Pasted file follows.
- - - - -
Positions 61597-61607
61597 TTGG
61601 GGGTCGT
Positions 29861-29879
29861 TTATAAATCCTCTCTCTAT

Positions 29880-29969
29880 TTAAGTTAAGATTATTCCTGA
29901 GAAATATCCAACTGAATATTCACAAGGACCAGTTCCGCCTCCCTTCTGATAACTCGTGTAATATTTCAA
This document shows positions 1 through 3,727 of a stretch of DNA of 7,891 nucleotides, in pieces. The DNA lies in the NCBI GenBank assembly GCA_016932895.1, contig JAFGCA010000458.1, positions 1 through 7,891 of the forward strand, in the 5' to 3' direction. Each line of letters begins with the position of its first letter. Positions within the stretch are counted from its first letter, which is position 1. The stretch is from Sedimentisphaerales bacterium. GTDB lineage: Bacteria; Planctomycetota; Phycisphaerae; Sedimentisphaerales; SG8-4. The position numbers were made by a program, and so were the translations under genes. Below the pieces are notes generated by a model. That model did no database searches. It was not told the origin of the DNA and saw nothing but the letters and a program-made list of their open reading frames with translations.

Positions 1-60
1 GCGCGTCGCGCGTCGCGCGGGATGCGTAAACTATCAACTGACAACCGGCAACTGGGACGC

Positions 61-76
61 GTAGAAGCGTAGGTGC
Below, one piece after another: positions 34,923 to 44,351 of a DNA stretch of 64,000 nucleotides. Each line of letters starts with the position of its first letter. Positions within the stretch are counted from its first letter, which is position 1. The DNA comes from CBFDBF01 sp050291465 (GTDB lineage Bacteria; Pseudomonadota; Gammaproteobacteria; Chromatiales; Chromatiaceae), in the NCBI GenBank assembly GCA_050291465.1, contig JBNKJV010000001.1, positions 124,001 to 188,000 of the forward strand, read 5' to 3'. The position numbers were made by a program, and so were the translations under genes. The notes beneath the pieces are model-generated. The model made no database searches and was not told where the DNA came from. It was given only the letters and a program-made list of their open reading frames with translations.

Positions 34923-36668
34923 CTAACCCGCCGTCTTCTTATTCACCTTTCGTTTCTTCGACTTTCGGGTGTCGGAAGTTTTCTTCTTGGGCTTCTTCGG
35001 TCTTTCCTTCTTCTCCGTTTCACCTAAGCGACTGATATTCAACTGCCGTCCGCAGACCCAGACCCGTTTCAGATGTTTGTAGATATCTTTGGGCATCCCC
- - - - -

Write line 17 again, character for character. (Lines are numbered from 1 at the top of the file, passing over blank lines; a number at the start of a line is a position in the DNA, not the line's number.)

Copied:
35001 TCTTTCCTTCTTCTCCGTTTCACCTAAGCGACTGATATTCAACTGCCGTCCGCAGACCCAGACCCGTTTCAGATGTTTGTAGATATCTTTGGGCATCCCC